Six Hospitals Leading the Way in Nursing Quality
Date Posted : February 13, 2013
February 13, 2013 - In a healthcare system that focuses on patient outcomes, an emphasis on quality bedside care, support for frontline caregivers and the analytics to prove how well you are succeeding are all important. And when everything works, it is a cause for celebration. That was evidenced last week, as six hospitals celebrated receiving the NDNQI® Award for Outstanding Nursing Quality for demonstrating superior results and sustained improvement in patient outcomes related to nursing care and work environment factors.
“We have been working on nurse-sensitive quality indicators for a long time,” said Lisa Aurilio, RN, MSN, MBA, NEA-BC, vice president of patient services and chief nursing officer at Akron Children’s Hospital Mahoning Valley in Boardman, Ohio, which received the award in the Pediatric Hospital category.
“The award looks at outcome measures on nurse-quality indicators,” Aurilio added. “But the other half of the award is balanced on nurse satisfaction with their work environment.”
The National Database of Nursing Quality Indicators (NDNQI) is part of the American Nurses Association (ANA) National Center for Nursing Quality (NCNQ®). It tracks a broad range of outcomes indicative of the quality of nursing service; establishes links between patient outcomes and nurse staffing characteristics, such as nursing care hours, education level, certification and turnover; and allows nursing units to compare their performance to similar units at other hospitals.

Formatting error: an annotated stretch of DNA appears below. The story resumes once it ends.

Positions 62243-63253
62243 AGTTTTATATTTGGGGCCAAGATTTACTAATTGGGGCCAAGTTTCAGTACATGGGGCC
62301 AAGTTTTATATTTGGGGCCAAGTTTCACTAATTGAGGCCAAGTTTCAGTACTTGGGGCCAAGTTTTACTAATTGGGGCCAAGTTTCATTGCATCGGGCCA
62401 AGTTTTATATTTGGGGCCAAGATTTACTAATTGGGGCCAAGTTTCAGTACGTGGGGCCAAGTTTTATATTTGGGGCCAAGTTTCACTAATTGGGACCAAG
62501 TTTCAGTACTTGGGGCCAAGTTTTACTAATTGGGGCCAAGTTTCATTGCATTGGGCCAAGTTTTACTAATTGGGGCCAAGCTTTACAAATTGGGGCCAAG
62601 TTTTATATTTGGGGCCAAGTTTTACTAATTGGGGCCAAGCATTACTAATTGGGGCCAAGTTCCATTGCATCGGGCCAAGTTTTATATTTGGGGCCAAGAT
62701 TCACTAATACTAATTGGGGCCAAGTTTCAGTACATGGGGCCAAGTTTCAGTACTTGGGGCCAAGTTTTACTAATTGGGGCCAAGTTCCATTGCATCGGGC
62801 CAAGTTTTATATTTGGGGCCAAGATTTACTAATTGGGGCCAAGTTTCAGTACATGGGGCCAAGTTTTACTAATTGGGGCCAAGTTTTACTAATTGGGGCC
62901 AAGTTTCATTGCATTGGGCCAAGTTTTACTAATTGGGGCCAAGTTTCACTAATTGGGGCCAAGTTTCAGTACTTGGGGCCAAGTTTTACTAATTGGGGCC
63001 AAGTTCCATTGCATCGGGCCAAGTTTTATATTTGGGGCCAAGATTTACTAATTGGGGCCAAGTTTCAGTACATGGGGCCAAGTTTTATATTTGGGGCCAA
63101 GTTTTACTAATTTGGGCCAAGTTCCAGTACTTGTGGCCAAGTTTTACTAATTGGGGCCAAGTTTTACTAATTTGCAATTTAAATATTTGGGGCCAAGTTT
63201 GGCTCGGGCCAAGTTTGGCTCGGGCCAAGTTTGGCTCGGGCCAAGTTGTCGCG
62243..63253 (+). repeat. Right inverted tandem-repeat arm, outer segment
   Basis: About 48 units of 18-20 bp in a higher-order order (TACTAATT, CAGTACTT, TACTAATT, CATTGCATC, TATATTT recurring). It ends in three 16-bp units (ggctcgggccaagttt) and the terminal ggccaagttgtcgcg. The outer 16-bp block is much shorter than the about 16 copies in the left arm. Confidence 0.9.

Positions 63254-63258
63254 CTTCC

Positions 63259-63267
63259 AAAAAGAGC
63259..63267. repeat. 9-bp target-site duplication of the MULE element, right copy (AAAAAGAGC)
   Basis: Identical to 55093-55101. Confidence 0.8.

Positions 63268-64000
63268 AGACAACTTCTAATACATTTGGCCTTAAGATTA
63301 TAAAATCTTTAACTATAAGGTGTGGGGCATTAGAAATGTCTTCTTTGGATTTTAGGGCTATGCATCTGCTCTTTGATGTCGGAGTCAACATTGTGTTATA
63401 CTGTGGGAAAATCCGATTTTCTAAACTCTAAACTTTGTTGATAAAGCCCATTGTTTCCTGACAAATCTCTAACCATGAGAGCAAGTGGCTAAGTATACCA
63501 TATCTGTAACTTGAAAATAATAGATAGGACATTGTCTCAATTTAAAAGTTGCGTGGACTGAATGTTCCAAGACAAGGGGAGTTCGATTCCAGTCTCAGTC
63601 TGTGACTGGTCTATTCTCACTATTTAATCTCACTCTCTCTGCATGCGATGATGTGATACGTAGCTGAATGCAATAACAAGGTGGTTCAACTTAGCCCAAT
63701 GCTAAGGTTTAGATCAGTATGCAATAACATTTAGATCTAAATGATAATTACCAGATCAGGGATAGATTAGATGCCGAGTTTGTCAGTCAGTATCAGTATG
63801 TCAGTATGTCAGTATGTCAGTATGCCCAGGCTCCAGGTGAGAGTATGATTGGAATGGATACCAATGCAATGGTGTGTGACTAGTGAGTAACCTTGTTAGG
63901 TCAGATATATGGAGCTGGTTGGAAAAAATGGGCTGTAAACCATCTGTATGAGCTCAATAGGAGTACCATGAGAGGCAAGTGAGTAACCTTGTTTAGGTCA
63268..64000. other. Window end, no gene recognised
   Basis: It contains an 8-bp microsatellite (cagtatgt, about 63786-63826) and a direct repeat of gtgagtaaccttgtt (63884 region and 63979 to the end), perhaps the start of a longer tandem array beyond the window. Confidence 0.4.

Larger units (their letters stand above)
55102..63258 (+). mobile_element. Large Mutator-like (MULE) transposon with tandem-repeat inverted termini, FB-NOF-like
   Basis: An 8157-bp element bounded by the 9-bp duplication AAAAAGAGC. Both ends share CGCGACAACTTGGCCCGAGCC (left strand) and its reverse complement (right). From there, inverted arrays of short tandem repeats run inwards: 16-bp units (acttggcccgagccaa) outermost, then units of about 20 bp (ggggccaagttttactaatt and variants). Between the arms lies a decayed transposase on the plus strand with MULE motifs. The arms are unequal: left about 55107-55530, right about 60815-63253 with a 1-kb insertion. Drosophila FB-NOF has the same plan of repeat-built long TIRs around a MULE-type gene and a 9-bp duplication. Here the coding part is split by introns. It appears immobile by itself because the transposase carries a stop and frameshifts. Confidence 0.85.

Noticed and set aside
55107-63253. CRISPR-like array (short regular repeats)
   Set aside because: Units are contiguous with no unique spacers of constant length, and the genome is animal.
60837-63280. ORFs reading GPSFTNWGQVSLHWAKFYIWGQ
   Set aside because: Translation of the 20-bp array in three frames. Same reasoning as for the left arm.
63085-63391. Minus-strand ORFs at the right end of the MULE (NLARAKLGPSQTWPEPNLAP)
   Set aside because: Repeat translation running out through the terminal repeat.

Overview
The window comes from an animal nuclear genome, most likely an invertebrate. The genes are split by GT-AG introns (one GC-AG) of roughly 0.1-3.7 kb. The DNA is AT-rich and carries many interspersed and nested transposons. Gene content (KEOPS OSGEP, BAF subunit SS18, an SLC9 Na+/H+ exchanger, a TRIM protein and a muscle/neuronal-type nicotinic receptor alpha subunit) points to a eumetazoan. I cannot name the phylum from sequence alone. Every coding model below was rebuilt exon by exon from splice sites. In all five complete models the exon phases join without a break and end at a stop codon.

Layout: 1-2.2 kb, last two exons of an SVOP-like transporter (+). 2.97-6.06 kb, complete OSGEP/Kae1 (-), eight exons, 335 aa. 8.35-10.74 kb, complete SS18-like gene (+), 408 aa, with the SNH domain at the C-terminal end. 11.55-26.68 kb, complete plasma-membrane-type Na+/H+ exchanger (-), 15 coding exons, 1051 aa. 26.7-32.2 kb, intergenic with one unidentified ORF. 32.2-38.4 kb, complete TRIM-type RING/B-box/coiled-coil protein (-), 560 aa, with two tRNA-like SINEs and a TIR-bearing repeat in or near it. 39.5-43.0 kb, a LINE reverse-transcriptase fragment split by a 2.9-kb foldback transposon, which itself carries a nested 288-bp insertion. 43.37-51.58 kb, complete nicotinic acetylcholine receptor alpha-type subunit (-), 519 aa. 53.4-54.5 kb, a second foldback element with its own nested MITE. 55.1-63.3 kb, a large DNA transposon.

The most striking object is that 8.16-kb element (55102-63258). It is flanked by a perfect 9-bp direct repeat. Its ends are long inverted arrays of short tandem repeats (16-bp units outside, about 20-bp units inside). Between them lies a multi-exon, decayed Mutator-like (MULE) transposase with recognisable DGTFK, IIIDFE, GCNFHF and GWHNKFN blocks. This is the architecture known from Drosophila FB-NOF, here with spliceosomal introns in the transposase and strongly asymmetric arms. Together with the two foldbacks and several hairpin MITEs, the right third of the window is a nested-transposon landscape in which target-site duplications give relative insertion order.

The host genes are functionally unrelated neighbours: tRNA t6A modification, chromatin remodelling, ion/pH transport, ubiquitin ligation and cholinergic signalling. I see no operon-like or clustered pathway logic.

“Nurses recognize that our healthcare system is becoming more focused on performance standards and patient outcomes,” said ANA President Karen A. Daley, PhD, RN, FAAN. “That’s how it should be, that’s how nurses approach their work, and that’s what this award is all about.”
Hospital representatives received their awards at ANA’s Nursing Quality Conference in Atlanta.
“It was very exciting for us,” Aurilio said. It’s the first time the hospital received the national quality award.
Nurses at Akron Children’s reduced by 30 percent the facility’s central-line associated bloodstream infection rate for very low-birth-weight infants by researching best practices in the literature and then uniformly following a five-step bundle for accessing lines. No babies in the NICU experienced such an infection in 2011.
“There was a lot of nursing education and holding each other accountable,” Aurilio said. “We monitored the process changes as well as the outcomes. We also are doing intermittent spot checks to see who is following the bundle and who is not and giving feedback.”